Friday, May 18, 2012

Which Packers are Due for a New Contract?

With the Philadelphia Eagles locking up running back LeSean McCoy to a long-term deal the franchise has most of their core guys signed for the next few years.  That includes quarterback Michael Vick, McCoy, wide receiver Desean Jackson, defensive end Jason Babin, defensive tackle Cullen Jenkins and cornerback Nnamdi Asomugha. 

While the Eagles were making those decisions it’s likely the Packers were having the same difficult conversation at 1265 Lombardi Ave.  And for a team like Green Bay, which doesn’t reach into free agency on a regular basis, it’s vital they make smart decisions on who to sign to extensions and who to let go.

Listed below are the ten most important players, in order, that the Packers need to reach new deals with at some point in an effort to stay among the elite teams in the NFL.  

*Dollar figures are from Spotrac and indicate what the player will count against the salary cap in the given year.

1) QB Aaron Rodgers
Contract: 2012: $11.1M
               2013: $12.4M
               2014: $13.6M

The reigning Most Valuable Player still has three years left on his deal, but he is vastly underpaid compared to some of his less accomplished colleagues. His cap number is $11.1M this season, which places him behind the likes of Tony Romo, Sam Bradford and Matt Ryan. With the current issues Drew Brees is having in getting a new deal from the Saints, it’s hard to fathom Green Bay will allow Rodgers contract situation to get to that point. Rodgers has won about 65-percent of the games he’s started since taking over for Brett Favre in 2008, and if he continues on his current path, it’s likely he’ll become the fourth Green Bay quarterback (Arnie Herber ‘66, Bart Starr ‘77, and Favre ‘15????) to make it into the Hall of Fame. Though he has three years left on his deal, it's in the Packers best interest to keep the face of the franchise happy.  Getting a new deal would go a long ways toward doing that.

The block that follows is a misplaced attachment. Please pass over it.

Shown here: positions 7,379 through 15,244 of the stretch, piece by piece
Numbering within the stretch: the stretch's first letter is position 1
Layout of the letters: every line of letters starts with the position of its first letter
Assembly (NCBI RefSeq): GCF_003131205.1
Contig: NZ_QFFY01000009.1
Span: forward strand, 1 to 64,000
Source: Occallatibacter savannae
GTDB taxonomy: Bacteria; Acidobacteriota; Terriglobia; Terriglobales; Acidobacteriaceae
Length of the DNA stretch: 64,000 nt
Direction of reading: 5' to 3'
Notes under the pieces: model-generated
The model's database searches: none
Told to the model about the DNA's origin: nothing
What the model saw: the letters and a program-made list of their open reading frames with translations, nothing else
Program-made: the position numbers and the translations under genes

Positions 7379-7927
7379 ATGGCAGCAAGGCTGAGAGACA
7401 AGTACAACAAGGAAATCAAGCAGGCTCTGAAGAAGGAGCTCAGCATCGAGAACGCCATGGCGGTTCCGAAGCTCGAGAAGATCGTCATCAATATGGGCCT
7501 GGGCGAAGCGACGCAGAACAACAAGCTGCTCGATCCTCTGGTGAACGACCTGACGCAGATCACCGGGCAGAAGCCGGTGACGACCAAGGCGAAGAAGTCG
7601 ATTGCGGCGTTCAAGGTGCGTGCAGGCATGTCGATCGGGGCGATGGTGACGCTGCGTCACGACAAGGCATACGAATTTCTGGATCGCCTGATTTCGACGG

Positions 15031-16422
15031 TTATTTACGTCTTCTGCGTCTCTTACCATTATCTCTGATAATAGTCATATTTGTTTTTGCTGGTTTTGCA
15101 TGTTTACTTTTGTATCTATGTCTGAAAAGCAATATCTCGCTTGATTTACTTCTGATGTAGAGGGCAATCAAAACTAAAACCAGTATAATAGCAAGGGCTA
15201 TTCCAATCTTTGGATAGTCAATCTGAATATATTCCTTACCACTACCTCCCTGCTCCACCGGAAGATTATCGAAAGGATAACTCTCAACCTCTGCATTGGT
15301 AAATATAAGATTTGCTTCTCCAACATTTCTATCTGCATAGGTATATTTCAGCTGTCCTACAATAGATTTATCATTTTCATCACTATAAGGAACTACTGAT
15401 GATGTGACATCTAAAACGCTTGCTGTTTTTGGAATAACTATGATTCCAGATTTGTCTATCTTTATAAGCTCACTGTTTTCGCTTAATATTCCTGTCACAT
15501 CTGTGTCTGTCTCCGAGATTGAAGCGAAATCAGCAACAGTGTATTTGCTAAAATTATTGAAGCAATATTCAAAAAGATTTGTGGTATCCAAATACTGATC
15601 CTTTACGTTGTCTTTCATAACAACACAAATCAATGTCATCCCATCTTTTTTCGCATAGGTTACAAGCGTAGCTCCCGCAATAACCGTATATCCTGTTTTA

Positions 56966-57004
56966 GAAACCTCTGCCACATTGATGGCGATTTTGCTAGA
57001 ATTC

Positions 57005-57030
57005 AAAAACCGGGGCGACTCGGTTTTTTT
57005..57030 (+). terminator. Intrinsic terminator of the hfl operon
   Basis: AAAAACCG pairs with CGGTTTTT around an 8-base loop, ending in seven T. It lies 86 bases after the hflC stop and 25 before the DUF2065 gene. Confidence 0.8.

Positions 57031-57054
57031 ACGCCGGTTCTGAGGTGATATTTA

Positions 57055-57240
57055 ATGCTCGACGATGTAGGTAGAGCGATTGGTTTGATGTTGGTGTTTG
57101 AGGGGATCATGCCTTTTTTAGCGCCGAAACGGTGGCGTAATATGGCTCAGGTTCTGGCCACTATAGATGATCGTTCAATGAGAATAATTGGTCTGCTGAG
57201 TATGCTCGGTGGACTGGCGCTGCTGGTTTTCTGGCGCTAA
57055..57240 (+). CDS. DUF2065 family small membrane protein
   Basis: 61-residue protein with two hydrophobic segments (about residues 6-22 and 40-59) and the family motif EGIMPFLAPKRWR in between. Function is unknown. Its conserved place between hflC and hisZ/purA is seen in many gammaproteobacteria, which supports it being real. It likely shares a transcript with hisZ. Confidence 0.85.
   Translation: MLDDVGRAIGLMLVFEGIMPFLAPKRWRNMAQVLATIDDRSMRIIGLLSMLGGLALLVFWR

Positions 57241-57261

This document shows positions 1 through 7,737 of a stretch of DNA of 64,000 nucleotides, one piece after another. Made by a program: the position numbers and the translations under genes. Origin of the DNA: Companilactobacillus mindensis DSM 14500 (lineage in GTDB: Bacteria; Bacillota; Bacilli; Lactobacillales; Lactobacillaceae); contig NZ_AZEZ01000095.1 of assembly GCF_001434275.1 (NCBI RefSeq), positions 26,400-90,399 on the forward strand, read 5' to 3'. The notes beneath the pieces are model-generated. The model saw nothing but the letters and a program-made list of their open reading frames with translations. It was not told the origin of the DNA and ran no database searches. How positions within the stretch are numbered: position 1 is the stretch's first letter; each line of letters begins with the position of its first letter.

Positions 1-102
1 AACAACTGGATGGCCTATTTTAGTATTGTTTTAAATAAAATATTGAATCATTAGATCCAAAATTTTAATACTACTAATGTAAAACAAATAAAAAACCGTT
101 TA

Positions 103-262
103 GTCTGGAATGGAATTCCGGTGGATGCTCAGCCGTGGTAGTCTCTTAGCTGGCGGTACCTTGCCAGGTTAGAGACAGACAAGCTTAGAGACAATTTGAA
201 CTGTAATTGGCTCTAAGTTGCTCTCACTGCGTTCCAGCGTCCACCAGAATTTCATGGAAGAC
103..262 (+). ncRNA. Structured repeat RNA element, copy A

2) WR Greg Jennings
Contract: 2012: 7.95M

Jennings easily could have been number one on this list seeing as his contract is up after the season. It’s a bit surprising Green Bay has yet to lock up the two-time pro bowler. Jennings will likely move into the franchise’s top five for yards and touchdowns this season, and he’s missed just eight games since coming into the league as a second rounder in 2006. One issue might be some of the contracts being signed by receivers in the past year. The Eagles signed DeSean Jackson to a five-year deal worth $47-million, while Santonio Holmes got $45-million over five-years from the Jets last August. While it’s unlikely Jennings is holding out hope to get a contract in the Larry Fitzgerald ($128.5M) or Calvin Johnson (150M) range he’ll definitely want more than Jackson and Holmes.